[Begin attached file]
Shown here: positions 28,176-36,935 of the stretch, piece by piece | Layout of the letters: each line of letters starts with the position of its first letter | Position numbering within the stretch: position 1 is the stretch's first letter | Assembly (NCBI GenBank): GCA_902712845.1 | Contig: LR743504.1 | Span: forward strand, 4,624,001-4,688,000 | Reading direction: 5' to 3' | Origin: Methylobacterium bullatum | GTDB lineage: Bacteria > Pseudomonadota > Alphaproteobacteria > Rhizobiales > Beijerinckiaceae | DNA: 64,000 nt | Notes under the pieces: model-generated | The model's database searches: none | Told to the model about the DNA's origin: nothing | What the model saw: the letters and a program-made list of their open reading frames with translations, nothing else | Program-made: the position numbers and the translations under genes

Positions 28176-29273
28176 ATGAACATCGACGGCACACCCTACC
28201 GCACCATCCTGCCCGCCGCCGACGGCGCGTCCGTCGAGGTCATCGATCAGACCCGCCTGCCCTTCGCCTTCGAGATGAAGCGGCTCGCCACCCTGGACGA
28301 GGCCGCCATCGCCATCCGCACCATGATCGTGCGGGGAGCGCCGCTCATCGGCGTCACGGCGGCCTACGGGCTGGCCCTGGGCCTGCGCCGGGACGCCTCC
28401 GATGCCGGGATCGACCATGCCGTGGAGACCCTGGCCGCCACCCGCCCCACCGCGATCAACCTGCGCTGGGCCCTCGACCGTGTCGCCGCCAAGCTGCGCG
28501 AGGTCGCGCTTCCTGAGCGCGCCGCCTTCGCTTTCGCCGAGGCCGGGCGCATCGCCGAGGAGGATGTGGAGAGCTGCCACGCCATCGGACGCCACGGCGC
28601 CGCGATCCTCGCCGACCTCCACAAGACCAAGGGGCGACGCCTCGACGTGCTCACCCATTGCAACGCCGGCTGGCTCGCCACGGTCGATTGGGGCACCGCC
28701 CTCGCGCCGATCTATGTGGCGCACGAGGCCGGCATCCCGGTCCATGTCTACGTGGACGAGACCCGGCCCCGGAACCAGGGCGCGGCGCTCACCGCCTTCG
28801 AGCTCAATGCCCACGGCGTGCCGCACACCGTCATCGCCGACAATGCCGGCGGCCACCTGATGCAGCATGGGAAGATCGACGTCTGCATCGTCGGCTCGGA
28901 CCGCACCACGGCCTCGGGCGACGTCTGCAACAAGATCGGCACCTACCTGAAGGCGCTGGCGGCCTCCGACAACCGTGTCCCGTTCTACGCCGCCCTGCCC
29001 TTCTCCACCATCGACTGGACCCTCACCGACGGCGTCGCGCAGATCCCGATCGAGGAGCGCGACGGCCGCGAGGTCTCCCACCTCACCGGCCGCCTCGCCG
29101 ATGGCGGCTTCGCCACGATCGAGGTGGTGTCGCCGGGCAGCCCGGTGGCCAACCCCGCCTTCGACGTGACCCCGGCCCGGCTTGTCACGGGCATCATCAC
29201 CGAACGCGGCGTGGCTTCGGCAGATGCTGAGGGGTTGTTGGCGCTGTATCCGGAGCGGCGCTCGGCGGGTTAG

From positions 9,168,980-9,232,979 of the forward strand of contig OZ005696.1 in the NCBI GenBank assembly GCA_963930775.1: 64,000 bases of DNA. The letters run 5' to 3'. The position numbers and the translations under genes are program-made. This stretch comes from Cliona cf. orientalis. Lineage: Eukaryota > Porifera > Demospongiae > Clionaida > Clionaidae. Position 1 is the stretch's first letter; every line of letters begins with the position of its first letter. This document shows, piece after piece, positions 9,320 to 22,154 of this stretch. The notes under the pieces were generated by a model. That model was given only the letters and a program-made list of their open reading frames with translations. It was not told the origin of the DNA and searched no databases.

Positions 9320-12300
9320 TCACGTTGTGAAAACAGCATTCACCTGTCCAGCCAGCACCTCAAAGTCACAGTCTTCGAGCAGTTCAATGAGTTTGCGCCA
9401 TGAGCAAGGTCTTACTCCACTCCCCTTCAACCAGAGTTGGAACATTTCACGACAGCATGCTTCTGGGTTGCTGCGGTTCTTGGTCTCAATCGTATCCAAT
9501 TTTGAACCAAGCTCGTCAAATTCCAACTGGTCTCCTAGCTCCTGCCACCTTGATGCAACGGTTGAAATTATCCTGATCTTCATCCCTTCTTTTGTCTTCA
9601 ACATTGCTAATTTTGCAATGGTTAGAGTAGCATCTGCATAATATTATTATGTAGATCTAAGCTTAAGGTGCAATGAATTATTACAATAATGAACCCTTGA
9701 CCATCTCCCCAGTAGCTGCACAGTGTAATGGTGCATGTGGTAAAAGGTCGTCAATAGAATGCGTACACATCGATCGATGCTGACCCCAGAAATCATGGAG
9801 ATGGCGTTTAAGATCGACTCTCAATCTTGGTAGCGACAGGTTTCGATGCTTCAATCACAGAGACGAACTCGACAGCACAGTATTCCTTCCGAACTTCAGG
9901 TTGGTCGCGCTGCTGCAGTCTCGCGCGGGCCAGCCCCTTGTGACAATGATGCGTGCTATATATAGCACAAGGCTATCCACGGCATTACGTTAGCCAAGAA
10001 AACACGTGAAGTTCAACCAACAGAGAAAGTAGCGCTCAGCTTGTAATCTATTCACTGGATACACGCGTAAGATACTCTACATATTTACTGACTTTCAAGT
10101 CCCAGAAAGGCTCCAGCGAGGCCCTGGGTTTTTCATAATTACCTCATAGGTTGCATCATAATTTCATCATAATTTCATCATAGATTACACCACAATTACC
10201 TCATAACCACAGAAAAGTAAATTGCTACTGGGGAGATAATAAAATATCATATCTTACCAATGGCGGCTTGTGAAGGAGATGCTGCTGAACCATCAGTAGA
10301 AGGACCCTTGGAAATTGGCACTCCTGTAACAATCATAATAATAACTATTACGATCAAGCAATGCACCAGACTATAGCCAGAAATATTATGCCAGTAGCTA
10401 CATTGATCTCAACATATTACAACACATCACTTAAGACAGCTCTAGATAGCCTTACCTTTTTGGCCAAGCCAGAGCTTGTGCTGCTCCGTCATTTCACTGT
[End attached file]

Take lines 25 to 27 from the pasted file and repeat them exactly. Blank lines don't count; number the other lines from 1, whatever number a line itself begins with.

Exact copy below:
10101 CCCAGAAAGGCTCCAGCGAGGCCCTGGGTTTTTCATAATTACCTCATAGGTTGCATCATAATTTCATCATAATTTCATCATAGATTACACCACAATTACC
10201 TCATAACCACAGAAAAGTAAATTGCTACTGGGGAGATAATAAAATATCATATCTTACCAATGGCGGCTTGTGAAGGAGATGCTGCTGAACCATCAGTAGA
10301 AGGACCCTTGGAAATTGGCACTCCTGTAACAATCATAATAATAACTATTACGATCAAGCAATGCACCAGACTATAGCCAGAAATATTATGCCAGTAGCTA